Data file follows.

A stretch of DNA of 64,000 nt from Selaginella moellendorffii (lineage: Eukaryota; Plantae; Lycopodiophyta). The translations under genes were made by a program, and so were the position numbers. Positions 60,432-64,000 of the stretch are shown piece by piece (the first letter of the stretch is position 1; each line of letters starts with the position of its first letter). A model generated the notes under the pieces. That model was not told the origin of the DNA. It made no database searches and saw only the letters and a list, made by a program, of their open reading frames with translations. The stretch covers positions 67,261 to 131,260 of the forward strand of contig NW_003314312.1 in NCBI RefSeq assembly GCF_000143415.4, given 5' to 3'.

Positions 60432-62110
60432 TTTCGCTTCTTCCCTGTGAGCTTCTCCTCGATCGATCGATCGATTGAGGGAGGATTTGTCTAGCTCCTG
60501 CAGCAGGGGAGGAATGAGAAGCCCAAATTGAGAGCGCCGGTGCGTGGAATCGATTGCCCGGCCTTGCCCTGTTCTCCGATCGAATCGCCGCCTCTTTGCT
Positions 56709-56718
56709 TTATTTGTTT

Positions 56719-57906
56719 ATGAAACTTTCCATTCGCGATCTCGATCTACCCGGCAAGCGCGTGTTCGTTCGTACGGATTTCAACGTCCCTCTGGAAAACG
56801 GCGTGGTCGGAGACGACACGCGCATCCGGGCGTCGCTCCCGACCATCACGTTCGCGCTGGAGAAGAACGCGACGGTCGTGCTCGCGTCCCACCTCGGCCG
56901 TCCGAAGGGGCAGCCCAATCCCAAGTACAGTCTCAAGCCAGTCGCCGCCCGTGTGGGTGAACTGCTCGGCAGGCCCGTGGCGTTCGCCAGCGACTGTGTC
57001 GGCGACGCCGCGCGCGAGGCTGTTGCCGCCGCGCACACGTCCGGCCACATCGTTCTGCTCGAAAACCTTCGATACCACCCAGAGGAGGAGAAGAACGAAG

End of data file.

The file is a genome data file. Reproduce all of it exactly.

A stretch of DNA of 64,000 nt from Selaginella moellendorffii (lineage: Eukaryota; Plantae; Lycopodiophyta). The translations under genes were made by a program, and so were the position numbers. Positions 60,432-64,000 of the stretch are shown piece by piece (the first letter of the stretch is position 1; each line of letters starts with the position of its first letter). A model generated the notes under the pieces. That model was not told the origin of the DNA. It made no database searches and saw only the letters and a list, made by a program, of their open reading frames with translations. The stretch covers positions 67,261 to 131,260 of the forward strand of contig NW_003314312.1 in NCBI RefSeq assembly GCF_000143415.4, given 5' to 3'.

Positions 60432-62110
60432 TTTCGCTTCTTCCCTGTGAGCTTCTCCTCGATCGATCGATCGATTGAGGGAGGATTTGTCTAGCTCCTG
60501 CAGCAGGGGAGGAATGAGAAGCCCAAATTGAGAGCGCCGGTGCGTGGAATCGATTGCCCGGCCTTGCCCTGTTCTCCGATCGAATCGCCGCCTCTTTGCT
Positions 56709-56718
56709 TTATTTGTTT

Positions 56719-57906
56719 ATGAAACTTTCCATTCGCGATCTCGATCTACCCGGCAAGCGCGTGTTCGTTCGTACGGATTTCAACGTCCCTCTGGAAAACG
56801 GCGTGGTCGGAGACGACACGCGCATCCGGGCGTCGCTCCCGACCATCACGTTCGCGCTGGAGAAGAACGCGACGGTCGTGCTCGCGTCCCACCTCGGCCG
56901 TCCGAAGGGGCAGCCCAATCCCAAGTACAGTCTCAAGCCAGTCGCCGCCCGTGTGGGTGAACTGCTCGGCAGGCCCGTGGCGTTCGCCAGCGACTGTGTC
57001 GGCGACGCCGCGCGCGAGGCTGTTGCCGCCGCGCACACGTCCGGCCACATCGTTCTGCTCGAAAACCTTCGATACCACCCAGAGGAGGAGAAGAACGAAG